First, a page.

She knows where her revered grandmother Pierce would have placed that value. “I think of a quote from my grandmother, which is that we come from a family of sharecroppers who never got their fair share,” she says. Grandmother Pierce’s grandchildren and “every Black person making the world a better place” were “our ancestors’ wildest dreams,” she also said. Freelon considers: “To have survived what it took to get here, and then slavery, and then segregation and racism—we’re living within it, and we’re still existing, and now we have a chance to thrive.” 

Personally, Freelon says she’s more than thriving. “I’ve never felt prouder, or better or more grateful that I took the leap, that all of my focus goes to making art and sharing it with the world… I feel like I’m just getting started.”

USING HER VOICE

As Freelon grows in her art, she’s aware of her growing platform, as well. In a video posted on social media on Juneteenth, she says: “My artwork is about using accessible materials to challenge racist paradigms that have been set forth and perpetuated by the white art world.” The video shows her setting fire to her art; an effort to seize attention in support of the Black Lives Matter movement, and to make her message heard. “It’s about creating my own currency and value, and it’s about making space for and inspiring the next generation of Black artists.” In social media and in conversation, Freelon encourages her fellow Black artists to stand up for themselves, to challenge structures that don’t work for them and to know the value of their work. 

One day in late June, the day before her birthday and not long before the first anniversary of the death of her father, Freelon is reflective. She is at Vanhook Farm in Hillsborough, a bucolic place where she and her children spend a lot of time. The farm–Black-owned, Freelon points out—has long been in the family of her partner of two years, Jess Vanhook. The location is both a solace and a symbol for Freelon. “I’ve thought about our ancestors and how for them, possessing the land means that you are taking control of your own future,” she says. “You’re asking the earth to produce something for you that has value. I realized that I was doing that as an artist, cultivating something that’s made by my own hands, determining my own value and worth.” 

Even as Freelon watches over her nine-year-old son Aion, her three-year old daughter Nova, and Vanhook’s five-year-old nephew Prince, she’s focused on her art and what’s pressing on her mind. That includes supporting and mentoring younger Black artists, telling them the things she wished she’d known earlier on, both practical and philosophical: “Make sure you have an emergency fund. Make sure you apply to at least five grants a year. Be prepared to apply for art residencies that offer free studio space. Reach out to artists you admire, look at their CVs.” In a July Instagram post, she asked followers for the names of Black women artists she can pass on to museums and curators. She wants them to believe in themselves, wants them to “know that their power is their work.”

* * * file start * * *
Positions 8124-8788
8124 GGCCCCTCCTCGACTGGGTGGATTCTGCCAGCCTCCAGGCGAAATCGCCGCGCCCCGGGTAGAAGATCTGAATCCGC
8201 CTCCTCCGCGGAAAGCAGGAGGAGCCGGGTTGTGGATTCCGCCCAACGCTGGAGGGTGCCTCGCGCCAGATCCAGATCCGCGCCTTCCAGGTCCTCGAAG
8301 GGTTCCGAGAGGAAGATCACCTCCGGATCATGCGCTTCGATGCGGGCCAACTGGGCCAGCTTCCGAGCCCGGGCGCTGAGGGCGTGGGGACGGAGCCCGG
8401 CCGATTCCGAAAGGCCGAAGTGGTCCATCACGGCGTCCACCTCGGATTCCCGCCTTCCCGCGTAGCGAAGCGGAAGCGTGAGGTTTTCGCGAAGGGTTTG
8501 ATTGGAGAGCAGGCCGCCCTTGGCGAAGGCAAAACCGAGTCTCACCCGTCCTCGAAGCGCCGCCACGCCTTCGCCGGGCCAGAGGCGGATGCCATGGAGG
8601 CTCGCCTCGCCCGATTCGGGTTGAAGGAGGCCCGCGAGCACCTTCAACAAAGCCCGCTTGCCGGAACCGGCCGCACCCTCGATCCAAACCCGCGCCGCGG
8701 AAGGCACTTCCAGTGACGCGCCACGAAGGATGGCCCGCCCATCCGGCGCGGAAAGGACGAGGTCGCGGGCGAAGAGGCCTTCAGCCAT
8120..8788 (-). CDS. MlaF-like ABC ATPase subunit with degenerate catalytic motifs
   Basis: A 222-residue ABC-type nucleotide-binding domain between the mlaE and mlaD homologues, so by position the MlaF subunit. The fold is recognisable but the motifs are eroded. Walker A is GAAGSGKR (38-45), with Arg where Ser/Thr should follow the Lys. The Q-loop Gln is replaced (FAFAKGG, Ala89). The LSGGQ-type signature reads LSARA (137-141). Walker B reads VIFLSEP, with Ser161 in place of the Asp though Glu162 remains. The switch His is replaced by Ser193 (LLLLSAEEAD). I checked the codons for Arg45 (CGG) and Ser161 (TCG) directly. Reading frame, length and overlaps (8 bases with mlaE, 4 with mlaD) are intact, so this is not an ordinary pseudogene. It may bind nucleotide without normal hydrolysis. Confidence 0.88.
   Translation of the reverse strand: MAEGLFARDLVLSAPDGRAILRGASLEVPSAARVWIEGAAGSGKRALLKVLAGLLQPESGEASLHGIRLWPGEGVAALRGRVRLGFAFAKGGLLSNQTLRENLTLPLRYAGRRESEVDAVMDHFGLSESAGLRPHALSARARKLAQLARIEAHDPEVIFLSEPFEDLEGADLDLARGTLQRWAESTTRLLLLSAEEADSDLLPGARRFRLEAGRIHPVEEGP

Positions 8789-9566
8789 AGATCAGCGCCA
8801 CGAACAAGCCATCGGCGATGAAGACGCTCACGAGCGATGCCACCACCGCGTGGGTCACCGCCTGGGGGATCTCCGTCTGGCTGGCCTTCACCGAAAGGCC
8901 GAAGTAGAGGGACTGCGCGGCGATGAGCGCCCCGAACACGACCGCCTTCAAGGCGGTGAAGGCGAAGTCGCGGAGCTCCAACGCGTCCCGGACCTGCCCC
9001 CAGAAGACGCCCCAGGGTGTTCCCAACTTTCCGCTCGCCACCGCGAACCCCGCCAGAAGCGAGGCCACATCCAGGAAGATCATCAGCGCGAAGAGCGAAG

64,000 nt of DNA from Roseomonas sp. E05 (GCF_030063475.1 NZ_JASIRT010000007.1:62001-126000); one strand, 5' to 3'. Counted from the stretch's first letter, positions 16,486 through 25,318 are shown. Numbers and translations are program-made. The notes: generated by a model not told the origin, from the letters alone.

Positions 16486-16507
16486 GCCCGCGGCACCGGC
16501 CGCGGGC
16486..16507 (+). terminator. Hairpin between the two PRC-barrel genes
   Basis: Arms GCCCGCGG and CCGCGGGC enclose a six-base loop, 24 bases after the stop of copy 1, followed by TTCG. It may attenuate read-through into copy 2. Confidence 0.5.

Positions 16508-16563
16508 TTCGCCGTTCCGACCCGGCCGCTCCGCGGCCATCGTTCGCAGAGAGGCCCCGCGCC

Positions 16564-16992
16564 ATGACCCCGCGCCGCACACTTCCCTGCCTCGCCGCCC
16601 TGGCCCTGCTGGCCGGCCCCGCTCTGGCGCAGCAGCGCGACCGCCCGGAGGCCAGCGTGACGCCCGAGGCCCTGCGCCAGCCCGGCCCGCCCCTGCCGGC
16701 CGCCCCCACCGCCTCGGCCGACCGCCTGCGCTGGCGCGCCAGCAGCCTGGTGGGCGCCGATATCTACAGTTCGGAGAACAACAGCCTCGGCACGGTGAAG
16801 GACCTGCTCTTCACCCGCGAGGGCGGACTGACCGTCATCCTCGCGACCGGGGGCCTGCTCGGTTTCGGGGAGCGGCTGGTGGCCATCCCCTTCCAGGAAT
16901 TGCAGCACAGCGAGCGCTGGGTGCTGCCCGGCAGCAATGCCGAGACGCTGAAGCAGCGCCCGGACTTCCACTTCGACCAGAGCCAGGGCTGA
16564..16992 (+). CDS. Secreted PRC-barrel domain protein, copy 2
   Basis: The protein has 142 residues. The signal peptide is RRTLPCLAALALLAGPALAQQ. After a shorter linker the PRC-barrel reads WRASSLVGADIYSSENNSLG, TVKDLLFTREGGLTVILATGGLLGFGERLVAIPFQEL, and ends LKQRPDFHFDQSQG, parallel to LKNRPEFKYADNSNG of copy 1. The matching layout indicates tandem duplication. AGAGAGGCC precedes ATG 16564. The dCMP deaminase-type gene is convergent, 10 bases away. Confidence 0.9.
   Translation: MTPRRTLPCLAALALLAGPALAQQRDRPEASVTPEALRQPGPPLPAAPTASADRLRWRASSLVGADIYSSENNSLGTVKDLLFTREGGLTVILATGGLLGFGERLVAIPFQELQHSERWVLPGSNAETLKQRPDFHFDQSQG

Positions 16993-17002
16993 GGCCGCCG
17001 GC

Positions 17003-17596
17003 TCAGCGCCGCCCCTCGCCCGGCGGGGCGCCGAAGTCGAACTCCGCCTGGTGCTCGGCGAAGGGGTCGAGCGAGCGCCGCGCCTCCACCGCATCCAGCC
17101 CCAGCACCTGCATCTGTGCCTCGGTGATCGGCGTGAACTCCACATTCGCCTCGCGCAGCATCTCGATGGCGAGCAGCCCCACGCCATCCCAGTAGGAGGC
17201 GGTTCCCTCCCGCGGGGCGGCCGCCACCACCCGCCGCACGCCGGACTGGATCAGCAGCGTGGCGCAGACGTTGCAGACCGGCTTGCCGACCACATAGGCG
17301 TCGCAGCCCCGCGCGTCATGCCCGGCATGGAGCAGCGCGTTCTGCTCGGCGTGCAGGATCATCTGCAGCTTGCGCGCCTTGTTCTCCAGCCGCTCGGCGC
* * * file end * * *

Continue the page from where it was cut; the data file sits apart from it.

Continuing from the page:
Freelon says she had to learn all of that “on the fly.” If somebody had told her earlier, she says, “I could have made better choices, more informed choices. We need more community and connection between artists.” 

If Freelon sounds older than her 38 years, it could be because she experienced a lot early on. She has been married and wrenchingly divorced, and experienced tragedy with the death of a newborn baby, a three-day-old son named Wonderful. She connects her work directly with that experience. “There are just so many complexities to life, the fragility of it. And back to the artwork: it’s tissue paper. If it gets wet, it will break into a million pieces, but when it is dry, it has power and strength. When you unify those elements, it becomes a force to be reckoned with.” 

Art has taught her, despite the challenges she has faced, that everything she needs is within her. “Nobody can determine your future,” she says. As a younger woman, “I think I felt like I needed my parents, or I needed my husband, or I needed things or people to help push me to where I need to be, where in actuality, when everything was stripped away from me, and it was just me left, that’s all I had. That’s when I realized the drive and the energy and the purpose that’s inside.” 

And that’s what her art brings her. In her work, Freelon says, “I find peace. I find sanity. I find my purpose. I find—in working with my hands—I find community.

“I find love.”